Expansion of San Francisco's Paid Parental Leave
The new year brought to San Francisco the most comprehensive parental leave law offered anywhere in the country. Under the San Francisco Paid Parental Leave Ordinance (PPLO), when covered employees use California paid family leave (PFL) benefits for new child bonding - bonding with a child during the first year after birth or placement through foster care or adoption - covered employers must pay supplemental compensation.
The PPLO became effective on January 1, 2017, for employers with 50 or more employees. San Francisco employers with a smaller headcount will soon follow suit: effective July 1, 2017, the PPLO will apply to employers with 35 or more employees, and on January 1, 2018, to employers with 20 or more employees.
While the California PFL program currently pays employees 55 percent of their wages, up to a maximum weekly benefit of $1,173, for a six-week period, PPLO requires employers to pay supplemental compensation up to a maximum of $980 per week.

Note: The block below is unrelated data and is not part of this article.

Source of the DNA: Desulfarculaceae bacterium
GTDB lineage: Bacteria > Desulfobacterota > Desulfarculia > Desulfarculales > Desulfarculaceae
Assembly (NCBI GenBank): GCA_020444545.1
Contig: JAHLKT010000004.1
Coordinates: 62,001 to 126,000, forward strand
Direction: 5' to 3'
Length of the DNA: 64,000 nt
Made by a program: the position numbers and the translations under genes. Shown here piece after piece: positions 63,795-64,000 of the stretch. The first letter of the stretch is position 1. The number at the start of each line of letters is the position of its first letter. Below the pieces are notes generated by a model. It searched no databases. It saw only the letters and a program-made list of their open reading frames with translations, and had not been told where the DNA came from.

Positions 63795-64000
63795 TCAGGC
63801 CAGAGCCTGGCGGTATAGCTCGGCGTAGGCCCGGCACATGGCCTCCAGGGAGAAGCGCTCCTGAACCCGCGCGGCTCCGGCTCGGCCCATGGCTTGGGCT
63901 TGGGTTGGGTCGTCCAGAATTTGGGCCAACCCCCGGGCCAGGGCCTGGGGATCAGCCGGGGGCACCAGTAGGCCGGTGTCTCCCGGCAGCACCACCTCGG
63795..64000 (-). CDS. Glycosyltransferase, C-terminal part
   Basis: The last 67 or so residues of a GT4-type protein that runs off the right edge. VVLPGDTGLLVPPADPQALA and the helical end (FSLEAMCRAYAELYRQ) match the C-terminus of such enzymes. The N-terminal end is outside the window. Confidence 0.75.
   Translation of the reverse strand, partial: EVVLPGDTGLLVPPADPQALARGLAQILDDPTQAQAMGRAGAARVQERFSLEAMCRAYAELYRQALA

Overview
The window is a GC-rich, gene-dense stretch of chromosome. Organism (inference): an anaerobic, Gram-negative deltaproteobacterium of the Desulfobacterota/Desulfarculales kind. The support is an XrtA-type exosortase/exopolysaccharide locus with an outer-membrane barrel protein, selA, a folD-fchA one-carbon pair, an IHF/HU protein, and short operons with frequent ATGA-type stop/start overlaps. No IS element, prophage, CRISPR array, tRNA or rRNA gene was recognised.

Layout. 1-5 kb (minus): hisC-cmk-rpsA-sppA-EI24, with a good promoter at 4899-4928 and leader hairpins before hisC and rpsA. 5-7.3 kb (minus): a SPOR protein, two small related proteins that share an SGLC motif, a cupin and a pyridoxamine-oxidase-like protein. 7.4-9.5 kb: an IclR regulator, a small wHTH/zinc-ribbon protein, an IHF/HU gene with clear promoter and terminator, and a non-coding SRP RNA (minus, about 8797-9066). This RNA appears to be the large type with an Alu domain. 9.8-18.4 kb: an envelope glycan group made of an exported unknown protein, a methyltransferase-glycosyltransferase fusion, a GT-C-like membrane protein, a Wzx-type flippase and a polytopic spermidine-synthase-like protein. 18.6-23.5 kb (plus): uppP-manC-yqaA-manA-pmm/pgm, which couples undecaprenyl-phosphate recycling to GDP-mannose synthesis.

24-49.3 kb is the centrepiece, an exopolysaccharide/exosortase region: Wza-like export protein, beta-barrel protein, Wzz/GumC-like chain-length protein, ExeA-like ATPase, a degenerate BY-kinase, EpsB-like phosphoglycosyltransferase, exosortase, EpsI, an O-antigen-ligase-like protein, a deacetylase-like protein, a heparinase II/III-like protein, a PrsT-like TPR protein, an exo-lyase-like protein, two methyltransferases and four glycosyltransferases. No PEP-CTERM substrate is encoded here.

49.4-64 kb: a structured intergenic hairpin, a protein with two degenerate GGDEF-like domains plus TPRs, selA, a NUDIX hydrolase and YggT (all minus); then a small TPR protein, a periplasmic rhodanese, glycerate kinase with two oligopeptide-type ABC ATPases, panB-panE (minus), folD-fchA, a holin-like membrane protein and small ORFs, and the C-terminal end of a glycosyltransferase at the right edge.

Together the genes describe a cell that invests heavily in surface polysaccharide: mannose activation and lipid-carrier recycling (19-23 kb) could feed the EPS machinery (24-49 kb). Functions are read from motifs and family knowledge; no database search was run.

Who is eligible?
The employee must work at the employer for at least 180 days. The employee can be full-time, part-time, or temporary, but not an independent contractor. The employee has to work a minimum of 8 hours per week in San Francisco, with 40 percent of his or her total work hours in San Francisco. All new parents who meet these conditions are eligible for PPLO benefits.
Can employers require employees to use paid time off?
The PPLO allows employers to require employees to use up to two weeks of accrued paid time off to help satisfy the employers' obligation to pay supplemental compensation during the leave period. This would be counted toward the employers' total six-week obligation to provide supplemental compensation.
What if the employer already has a paid parental leave policy?
PPLO specifies that an employer is not required to pay supplemental compensation if it has an existing policy that provides employees with at least six weeks of fully paid parental leave for new child bonding within any 12-month period.
Is there any required paperwork for the employee to submit?
To receive San Francisco supplemental compensation, an employee must sign a form created by San Francisco's Office of Labor Standards Enforcement (OLSE).